3000-HW1-Sample Soln 4 - -— - - Mum? WW1 561M f4)—...

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Unformatted text preview: -— - - Mum? WW1 561M f4)— 1-24-08 COE 3000 - A Prb #1 5 When looking at a global view sustainability, three key concepts form an abstract defi 'on of sustainability: the surv' al and prosperity of humans, the available resources, and the capacity of the ecosystem to pport such prosperity (Pearce, Banegas 104). In the next 50 years, the average estimation f 1' population growth hovers around nine billion people (Musser 46). Most of the growth is c tered on urban areas, and could form a new status of city: Megacities, with populatio of ten million or more inhabitants (Zwingle 78). In developing natio ustainability iss s can already be observed in th e - sent time. Populations are growing , allsmith 74), Traffic jams regularly last for hours . decreases the quality of life for those stuck in en ess hour of traffic. The burning o ’ fossil fuels centered around congested roadways cause health problems for those unfortun ‘ enough to be stuck in traflic or living near high volumes of automobiles, harms the surroun u g ecosystem, and depletes the precious natural resources as thousands of cars stand idle . u o' dump noxious materials into the surrounding area (Zwingle 85). Developing countries are n alone in the issues of rapid growth versus sustainability. The average American ‘ 2 : ' ~ .n .:..;.: ; ‘ ' - requires much more resources than their counterparts in developing nations. It as been measured that the United States is home to 5% of the Earth’s population, yet pro ces 25% of the C02 (Global Warming 19). In dealing with a finite biosphere, the e ’ e global picture must be reviewed in order adapt to a “dynamic equilibrium” (Daly 102). v t is, emphasis should be put on issues that promote a world view of sustainabi ' , not just a limited perspective of an individual nation. Problem #2 Global Warming summarizes what political officials have been brushing aside for decades: Global Warming is very real, and its long term effects will be devastating if radical measures are not taken very soon. The main culprit is C02, which is a byproduct of burning / fossil fuels for energy. It is responsible for clogging the Earth’s atmosphere and trapping in the .7 / solar energy which would normally radiate away and dissipate into space. The effects of global ,. " warming range fiom mild to devastating: just a one degree shift in the ocean temperature will not only extend the bikini season, but lead to record-breaking storm intensities, drought, massive /" glacial melting. A shifting of the Gulf Stream ever so slightly would put the once balmy Europe into a deep freeze—it is, after all, on the same latitude of Alaska. A new input into the natural C02 cycle, such as humans burning fossil fuels, can shift the once equilibrium into a negative reinforcing feedback loop, where the situation becomes disastrous at an exponential rate (Hallsmith 80). Needless to say, a decrease in the C02 emissions is the proper route to explore. Such measures like the Kyoto Treaty that reduce industrial emissions by way of selling permits to emit into the atmosphere, have already had positive environmental and economical impacts (Gibbs 112). Civil Engineers face a great challenge in dealing with global warming, and have a severe impact on whether the problems are addressed in time. Poor planning can stem into several major issues: hastily-designed urban areas, not taking into account long term sustainability, and not communicating on a global level to stay on top of the most recent innovations. To ease the immense threat of global warming, Civil Engineers should reflect on current situations of urban planning; Sic Palo, Brazil has an inefficient public transportation system that leads to some 10 million trips a day just in private automobiles. Progress is slow, and building new infrastructure on top of old is expensive. But the ultimate goal is to increase the use of public transportation of 60-70% (Zwingle 82). This would severely cut down the amount of C02 released, and increase the quality of life of the inhabitants in the bustling city. Before the human population shrinks, it is expected to expand dramatically to upwards of nine billion people. Civil Engineers need to start planning in the present '/ e in order to help the , growing population into a sustainable intragenerational equity (Pearce, fiegas 98). An \, efficiency between—meetinggg human needs ifppd, water, and shelter—jeedio‘be readily 3W1 available and not compromise the resources and standards of living for the future generation. As the current situation stands, growth is choking out the available resources and permanently damaging the ecosystem. A last measure to improve the present climate trends is for Civil Engineers to get involved with the global political machine that currently designs future policies to last only the entirety of an election cycle (Gibbs 108). Legislators and Civil Engineers need to be on the same page when it comes to focusing on the long term reduction of human environmental impact, and eventually alleviate global warming. Q 5 Problem #3 In less than 2 years the field of Civil Engineering has broadened and become ’ ecialized. To combat global trends of population explosion, urbanization, and policymakers in order to easily facilitate the spre of a global e librium. The world needs an infrastructure that enables decision makers to “address health, e nomics, the environment, and national security in an integrated way” (Bloom 92). The mo sound way of producing this unified effect is for Civil Engineers to get involved p blic o e so that they can “directly influence policy and legislation relating to infrastruc ‘ sustainability” (Vision 71). Civil Engineers will be on the forefiont of these ideas and planning urban areas to mitigate population growth and the environmental impact. By striving for a more efficient “closed system” of human development, centralizing human impact on area instead of sprawl will help to balance the cycle of natural regeneration versus human consumption (Hallsmith 77). Problem #4 Civil fl Based on the three dimension of sustainability in a triaxial representation, an optimal transformational system would meet or exceed the needs it was designed for, not impact the natural resources in a negative manner, and have little or a net positive impact on the surrounding wosystem(Pearce, Banegas 102). With respect to the major metropolitan areas of Chicago and Atlanta, the triad of sustainability requirements can further describe these points as lessening the commuting time of citizens, increase the use of public transportation to decrease the consumption of fossil fuels, and to impact the ecosystem less with the required infrastructure for roadways. All three aspects need to relate back to the longevity of data, because true sustainability cannot be viewed as just a “snap shot” in time, but rather through a lifespanr The data given on the performance measures by The Texas Transportation Institute cover ar‘span of 23 years, which should be suflicient for pe of this paper. I ’ Commuting tggfflzibig isgupg‘mgportafion, and in a sustainable system there is not room or factgjsnhat waste flame and resources sitting in traffic. Given the mobility data for each area and comparing the annual delay in person—hours, there is a vast difference between the increasing delay times. The average del per peak traveler in Chicago in 1982 was 15, and has [ r i had a steady increase of roughly 3—5%§hereas Atlanta started with 26 in 1982 and had \ , U” (’0 anywhere from a 9-1 1% increase until 00, and then started decreasing steadily about 2-339 4,“ 9%, Although ‘ h higher initial time, if current trend continues, Atlanta will 6 s w - r C ' o in havin lays per peak traveler. Even though Chicago has almost twice the 46 7, , r a} . somewhere in th public transportation, an issue at should be addressed is the city MO I wants to become more 6 clent with ' ' ulace. Looking at just the expansion of £2 /% ( arterial street lane miles in each city, ' ' amount of growth in Chicago until about (i / l ‘ i - 2002, when the growth rate jumps fro >l% to 2° and up. This trend can be seen in growing / fl V cities with a sudden explosion of populat ' wever, the Chicago population does not W _ 13/, 7% rapid influx of peoplLThis be explained by people living farther away from where they/a (fl 2 ’5 y I, m/ work and shop (Hallsmrth gm Atlanta there is significant growth in the city, which w flag / I v x ' ervproportional increase in th erial streets. , V I , fl } 7 on the data given, one can assume that Atlantabiit; the more sustainable / 'C’ZT “ syste ' ho ver greatly it is impeded by delay times. Ifthe growth in use of public A trans ion increases, there could be a decline in transportation ode/1&5 we roads would be less congested. Two additional performance measures to ensure a thorough picture of the transportation systems would be to compare the costs associated ivith maintaining the infrastructure and, fi‘om a citiz viewpoint, the relative ease of use. Transportation maintenance issues many times lead to de ys in travel time, which in turn means lost wages, lost taxable dollars earned, etc., which rms a negative reinforcing feedback loop that negates the original objective of sustainabili .. The relative #16 $eW%ujs@flity of a system; if it is not easy 0 use, the Oject w111-fari despite the bes intentions. W, ,l \. 4/l(//, 1“ ,' {'2'} //‘ I / ’ /, \ Sources Bloom, Barry R. Public Health in Transition, Scientific American Special Issue: Crossroads for Planet Earth, September 2005. Cohen, Joel E. Human Population Grows Up, Scientific American Special Issue: Crossroads for Planet Earth, September 2005. Daly, Herman E. Economics in a Full World, Scientific American Special—{53pm Crossroads for Planet Earth, September 2005 . I , Gibbs, W. Wayt. How Should We Set Priorities?, Scientific American Special Issue: Crossroads for Planet Earth, September 2005. Global Warming, Time Magazine, January 2007. Hallsmith, Gwendolyn. Systems Thinking for Communities, Chapter 4, The Key to Sustainable Cities, Meeting Human Needs, Transforming Community Systems, New Society Publishers, 2003. Musser, George. The Climax of Humanity, Scientific American Special Issue: Crossroads for Planet Earth, September 2005. Pearce, AK, and Vaneéas, J .A. Defining Sustainability for Built Environment Systems: and Operational Framework, International Journal of Environmental Technology and Management, Vol. 2, Nos 1/2/3, 2002. Texas Transportation Institute (7P1), Urban Mobility Report, 2007. The Vision for Civil Engine ' g in 2025, Civil Engineering, August 2007. Zwingle, Erla. Cities — Ch enges for Humanity, National Geographic Magazine, November 2002. ' ...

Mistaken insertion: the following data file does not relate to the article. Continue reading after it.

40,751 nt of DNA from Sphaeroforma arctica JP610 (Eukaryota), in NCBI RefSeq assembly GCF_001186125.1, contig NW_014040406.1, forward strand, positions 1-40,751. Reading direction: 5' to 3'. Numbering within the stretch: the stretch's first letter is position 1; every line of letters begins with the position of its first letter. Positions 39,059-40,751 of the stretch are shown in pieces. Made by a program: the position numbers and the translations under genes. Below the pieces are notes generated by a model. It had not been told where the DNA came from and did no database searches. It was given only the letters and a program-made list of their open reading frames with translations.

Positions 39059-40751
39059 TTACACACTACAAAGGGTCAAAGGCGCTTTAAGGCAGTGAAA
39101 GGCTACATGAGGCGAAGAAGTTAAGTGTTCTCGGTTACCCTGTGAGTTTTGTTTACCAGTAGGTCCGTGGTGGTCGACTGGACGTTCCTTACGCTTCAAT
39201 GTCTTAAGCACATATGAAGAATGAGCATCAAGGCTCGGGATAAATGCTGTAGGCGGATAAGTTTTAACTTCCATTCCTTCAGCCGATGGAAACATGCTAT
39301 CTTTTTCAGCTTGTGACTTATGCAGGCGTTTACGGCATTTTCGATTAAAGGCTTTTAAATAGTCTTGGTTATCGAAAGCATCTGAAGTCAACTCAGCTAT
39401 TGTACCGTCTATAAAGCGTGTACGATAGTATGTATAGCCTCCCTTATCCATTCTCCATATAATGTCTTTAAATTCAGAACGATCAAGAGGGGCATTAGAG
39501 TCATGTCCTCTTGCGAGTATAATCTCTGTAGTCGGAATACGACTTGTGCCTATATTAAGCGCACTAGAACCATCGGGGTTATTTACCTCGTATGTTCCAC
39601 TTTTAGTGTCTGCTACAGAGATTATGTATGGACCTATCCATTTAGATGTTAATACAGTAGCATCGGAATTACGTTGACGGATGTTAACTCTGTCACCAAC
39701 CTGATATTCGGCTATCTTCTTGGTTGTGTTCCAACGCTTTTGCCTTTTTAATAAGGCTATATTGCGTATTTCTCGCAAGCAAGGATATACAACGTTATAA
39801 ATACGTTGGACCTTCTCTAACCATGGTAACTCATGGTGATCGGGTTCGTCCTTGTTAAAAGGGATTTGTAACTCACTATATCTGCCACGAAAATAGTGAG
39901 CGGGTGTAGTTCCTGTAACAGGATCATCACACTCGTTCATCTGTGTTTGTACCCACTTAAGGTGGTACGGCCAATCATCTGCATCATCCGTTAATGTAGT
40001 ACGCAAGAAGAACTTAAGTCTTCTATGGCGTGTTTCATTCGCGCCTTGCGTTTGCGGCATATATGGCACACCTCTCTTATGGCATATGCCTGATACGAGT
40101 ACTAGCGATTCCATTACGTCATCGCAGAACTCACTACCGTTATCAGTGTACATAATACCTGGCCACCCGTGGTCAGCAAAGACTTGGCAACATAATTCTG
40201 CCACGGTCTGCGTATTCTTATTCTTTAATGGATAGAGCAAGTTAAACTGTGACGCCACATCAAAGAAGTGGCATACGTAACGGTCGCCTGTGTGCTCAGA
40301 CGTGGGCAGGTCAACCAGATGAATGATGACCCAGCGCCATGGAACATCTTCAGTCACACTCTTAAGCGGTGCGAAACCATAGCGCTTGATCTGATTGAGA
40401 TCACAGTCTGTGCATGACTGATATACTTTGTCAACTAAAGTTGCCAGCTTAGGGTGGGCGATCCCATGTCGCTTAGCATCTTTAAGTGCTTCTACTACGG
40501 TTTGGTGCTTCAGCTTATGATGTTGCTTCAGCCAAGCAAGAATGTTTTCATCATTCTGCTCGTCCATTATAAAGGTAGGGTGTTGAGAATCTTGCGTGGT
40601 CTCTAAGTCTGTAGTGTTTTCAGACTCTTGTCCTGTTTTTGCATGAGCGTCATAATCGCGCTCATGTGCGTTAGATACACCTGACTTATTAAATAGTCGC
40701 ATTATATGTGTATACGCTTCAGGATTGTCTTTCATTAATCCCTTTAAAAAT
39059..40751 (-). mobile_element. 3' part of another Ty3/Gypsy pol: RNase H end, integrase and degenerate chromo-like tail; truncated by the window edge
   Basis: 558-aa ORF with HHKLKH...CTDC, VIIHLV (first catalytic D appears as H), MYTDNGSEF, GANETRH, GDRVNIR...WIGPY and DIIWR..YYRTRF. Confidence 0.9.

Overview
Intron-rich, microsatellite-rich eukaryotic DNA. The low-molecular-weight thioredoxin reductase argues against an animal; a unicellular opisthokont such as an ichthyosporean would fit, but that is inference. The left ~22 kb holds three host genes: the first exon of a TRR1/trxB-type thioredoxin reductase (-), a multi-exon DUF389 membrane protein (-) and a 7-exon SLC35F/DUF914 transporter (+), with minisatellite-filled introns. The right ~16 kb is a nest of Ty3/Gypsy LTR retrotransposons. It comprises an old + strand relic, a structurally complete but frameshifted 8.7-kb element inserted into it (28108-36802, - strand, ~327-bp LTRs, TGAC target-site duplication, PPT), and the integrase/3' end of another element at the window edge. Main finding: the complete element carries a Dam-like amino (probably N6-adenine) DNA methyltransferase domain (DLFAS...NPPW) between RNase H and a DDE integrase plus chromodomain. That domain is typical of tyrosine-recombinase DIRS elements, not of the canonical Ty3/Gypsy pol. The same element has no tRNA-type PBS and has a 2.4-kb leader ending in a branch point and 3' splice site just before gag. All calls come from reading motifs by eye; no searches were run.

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This note was uploaded on 06/29/2009 for the course CEE 3000 taught by Professor Meyer during the Spring '07 term at Georgia Institute of Technology.

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3000-HW1-Sample Soln 4 - -— - - Mum? WW1 561M f4)—...